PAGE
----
Currently reading: Plug-in hybrid sales drop by half in June
Car registrations in June fell by 3.4% with demand for plug-in hybrids hardest hit

Demand for plug-in hybrid cars fell by half in June, the biggest fall yet seen in this sector of the market, according to figures from The Society of Motor Manufacturers and Traders.

Plug-in hybrid sales decreased by 50.4% in June, and year-to-date, fell by 29.6%. The SMMT blamed the trend on the Government’s removal of the grant for these vehicles, which was announced in October last year. Supply issues for plug-in hybrids, related to the introduction of WLTP emissions testing last year, is another factor in their decline.

While plug-in hybrid sales fell in June, electric vehicle registrations rose by 61.7%, closely in line with demand year-to-date. In the first six months of 2019, EV demand has increased by 60.3%.

The overall new car market declined for the fourth consecutive month in June, falling by 4.9% with 223,421 units sold. 

Year-to-date, UK car registrations dropped by 3.4% to 1.27m units, as “ongoing confusion over low emission zones and diesel, the removal of key ultra low emission vehicle incentives and an overall decline in buyer confidence affected the market,” said the SMMT. However, it added that the figures were in line with expectations.

The downward trend for diesel continued in June with a fall of 20.5%. Year-to-date, diesel sales have decreased by 19.4%.

Conversely, petrol sales grew by 3% in June and 3.5% year-to-date.

Mike Hawes, SMMT chief executive, said, “Another month of decline is worrying but the fact that sales of alternatively fuelled cars are going into reverse is a grave concern. Manufacturers have invested billions to bring these vehicles to market but their efforts are now being undermined by confusing policies and the premature removal of purchase incentives.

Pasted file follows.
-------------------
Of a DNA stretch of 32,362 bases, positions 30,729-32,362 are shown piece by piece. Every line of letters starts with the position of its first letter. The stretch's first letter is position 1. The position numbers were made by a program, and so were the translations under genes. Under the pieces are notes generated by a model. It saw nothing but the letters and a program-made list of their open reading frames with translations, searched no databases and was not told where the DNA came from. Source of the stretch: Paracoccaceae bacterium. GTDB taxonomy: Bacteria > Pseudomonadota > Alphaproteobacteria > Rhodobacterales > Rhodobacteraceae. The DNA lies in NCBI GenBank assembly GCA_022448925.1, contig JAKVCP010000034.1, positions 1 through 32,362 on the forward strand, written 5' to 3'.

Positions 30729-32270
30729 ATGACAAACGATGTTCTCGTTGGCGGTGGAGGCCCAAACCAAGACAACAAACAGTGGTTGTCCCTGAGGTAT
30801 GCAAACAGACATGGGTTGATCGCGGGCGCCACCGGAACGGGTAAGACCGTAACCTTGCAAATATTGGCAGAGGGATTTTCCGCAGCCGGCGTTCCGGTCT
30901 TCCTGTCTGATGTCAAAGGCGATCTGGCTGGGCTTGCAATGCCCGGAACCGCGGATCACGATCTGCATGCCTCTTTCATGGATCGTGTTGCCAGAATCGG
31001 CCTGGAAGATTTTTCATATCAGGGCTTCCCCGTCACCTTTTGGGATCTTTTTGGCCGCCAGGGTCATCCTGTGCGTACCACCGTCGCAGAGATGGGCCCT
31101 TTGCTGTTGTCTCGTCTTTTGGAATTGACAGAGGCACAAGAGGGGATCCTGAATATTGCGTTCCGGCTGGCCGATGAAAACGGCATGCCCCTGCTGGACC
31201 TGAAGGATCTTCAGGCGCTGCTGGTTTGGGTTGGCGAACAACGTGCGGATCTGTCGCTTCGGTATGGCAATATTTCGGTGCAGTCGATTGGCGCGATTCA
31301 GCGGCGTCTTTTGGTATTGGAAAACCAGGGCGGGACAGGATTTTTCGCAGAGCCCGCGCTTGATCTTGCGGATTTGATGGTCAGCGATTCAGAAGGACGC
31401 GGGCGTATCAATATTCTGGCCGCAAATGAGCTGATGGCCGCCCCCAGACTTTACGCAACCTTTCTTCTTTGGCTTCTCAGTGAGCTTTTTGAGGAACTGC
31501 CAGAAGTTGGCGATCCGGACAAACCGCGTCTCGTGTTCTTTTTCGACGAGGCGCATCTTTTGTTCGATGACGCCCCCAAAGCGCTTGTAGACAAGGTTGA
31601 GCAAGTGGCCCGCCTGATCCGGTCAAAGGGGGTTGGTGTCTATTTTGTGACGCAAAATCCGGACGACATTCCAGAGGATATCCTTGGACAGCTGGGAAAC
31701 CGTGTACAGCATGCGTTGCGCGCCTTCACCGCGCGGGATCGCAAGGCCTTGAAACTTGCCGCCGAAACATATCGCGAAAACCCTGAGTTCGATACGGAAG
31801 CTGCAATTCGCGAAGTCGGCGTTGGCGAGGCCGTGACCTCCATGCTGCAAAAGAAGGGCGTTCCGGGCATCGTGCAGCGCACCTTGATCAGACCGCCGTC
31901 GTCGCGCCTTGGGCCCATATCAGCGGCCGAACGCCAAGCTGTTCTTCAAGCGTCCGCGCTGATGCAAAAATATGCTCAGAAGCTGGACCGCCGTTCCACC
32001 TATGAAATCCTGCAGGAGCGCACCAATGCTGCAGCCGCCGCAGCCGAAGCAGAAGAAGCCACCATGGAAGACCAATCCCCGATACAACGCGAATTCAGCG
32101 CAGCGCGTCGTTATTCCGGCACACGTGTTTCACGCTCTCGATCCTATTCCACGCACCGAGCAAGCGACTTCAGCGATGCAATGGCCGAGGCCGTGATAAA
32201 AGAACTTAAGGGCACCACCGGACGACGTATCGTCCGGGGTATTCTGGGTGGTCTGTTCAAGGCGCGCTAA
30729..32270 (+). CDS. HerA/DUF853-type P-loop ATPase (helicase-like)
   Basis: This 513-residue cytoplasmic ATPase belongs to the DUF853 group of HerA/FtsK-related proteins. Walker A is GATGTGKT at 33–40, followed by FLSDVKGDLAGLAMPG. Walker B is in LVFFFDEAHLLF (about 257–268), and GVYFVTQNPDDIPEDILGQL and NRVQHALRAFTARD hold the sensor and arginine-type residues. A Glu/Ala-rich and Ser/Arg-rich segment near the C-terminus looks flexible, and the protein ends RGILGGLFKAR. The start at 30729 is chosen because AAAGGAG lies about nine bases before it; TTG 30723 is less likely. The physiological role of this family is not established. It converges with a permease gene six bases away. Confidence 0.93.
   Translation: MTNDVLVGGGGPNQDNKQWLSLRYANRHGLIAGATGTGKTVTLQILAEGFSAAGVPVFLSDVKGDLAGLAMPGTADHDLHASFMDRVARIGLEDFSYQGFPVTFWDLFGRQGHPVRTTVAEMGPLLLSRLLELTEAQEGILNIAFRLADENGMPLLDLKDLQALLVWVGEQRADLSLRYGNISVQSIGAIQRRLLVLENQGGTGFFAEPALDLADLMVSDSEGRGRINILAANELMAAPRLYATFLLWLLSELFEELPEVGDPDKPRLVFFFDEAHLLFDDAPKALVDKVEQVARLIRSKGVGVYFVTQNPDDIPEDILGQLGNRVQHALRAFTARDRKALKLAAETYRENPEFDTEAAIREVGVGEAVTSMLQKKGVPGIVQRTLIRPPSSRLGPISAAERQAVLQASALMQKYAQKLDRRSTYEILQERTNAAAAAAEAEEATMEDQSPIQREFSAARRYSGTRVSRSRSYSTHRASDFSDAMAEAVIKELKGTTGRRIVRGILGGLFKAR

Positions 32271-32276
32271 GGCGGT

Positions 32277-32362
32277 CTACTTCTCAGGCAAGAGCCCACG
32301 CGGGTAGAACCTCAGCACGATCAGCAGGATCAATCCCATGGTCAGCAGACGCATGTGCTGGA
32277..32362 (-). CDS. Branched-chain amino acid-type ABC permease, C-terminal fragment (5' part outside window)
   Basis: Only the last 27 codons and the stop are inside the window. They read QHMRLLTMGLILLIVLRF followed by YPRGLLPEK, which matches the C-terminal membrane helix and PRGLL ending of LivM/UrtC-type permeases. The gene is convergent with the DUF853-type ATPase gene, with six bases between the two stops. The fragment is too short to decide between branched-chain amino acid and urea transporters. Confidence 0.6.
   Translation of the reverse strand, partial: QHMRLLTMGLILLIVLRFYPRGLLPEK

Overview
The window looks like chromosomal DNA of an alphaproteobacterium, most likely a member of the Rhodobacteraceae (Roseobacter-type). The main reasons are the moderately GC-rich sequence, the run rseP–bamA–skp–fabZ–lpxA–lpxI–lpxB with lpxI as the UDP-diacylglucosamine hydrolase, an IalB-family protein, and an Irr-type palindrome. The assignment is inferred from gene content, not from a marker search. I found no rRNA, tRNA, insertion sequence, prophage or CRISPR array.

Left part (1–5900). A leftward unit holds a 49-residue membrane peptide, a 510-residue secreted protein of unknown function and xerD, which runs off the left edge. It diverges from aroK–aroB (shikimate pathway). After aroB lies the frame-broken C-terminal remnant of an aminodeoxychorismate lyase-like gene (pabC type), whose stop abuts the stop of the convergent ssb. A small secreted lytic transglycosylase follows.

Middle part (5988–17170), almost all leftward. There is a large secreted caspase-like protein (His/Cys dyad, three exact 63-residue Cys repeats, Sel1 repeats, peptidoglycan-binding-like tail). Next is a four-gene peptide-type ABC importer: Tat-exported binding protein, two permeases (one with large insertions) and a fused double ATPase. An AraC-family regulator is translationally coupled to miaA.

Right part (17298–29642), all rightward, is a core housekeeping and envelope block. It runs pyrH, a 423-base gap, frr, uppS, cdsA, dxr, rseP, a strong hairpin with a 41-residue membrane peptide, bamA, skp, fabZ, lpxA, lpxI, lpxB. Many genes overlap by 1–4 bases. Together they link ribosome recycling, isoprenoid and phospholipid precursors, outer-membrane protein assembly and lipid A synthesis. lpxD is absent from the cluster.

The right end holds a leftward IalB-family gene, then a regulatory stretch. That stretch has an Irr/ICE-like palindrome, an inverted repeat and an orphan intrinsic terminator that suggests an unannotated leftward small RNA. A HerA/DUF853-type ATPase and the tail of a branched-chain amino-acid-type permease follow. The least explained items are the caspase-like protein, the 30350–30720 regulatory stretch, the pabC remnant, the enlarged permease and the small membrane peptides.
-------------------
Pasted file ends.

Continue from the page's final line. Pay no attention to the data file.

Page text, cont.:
“If we are to see widespread uptake of these vehicles, which are an essential part of a smooth transition to zero emission transport, we need world-class, long-term incentives and substantial investment in infrastructure. Fleet renewal remains the quickest way to address environmental concerns today and consumers should have the confidence – and support – to choose the new car that best meets their driving needs, whatever the technology, secure in the knowledge that it is safer and cleaner than ever before.”

The supermini segment remains the biggest selling segment in the UK, making up 31% of registrations in the first six months.

The Ford Fiesta remains Britain's top-selling car followed by the Vauxhall Corsa and Mini hatchback.

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chris1969 4 July 2019

The end of PHEV

Good to see the end of what in reality are very inefficent vehicles.  A heavy petrol vehicle with a limited EV range.  As the range of EV's is increasing they are replacing PHEV's.  For long lond distances, diesel still has a place.

HiPo 289 4 July 2019

60% increase in EV sales is the important bit here

Hybrid will inevitably decline as EVs get better and more popular, and diesel is dying a slow death.

EVs are the only part of the market now growing significantly and that is where the smart money will be moving, not only for manufacturers and consumers, but also for investors.

The other big news recently is the massive increases in charging power announced by Ionity and Tesla, which will significantly reduce charging times for some EV drivers when using public chargers.


xxxx 4 July 2019


Always was a bit undecided on their long term future, post grant removal their advantage dimished further, points to fact it was just a tax dodge in the first place.

Their dive in sales is even greater in Norway.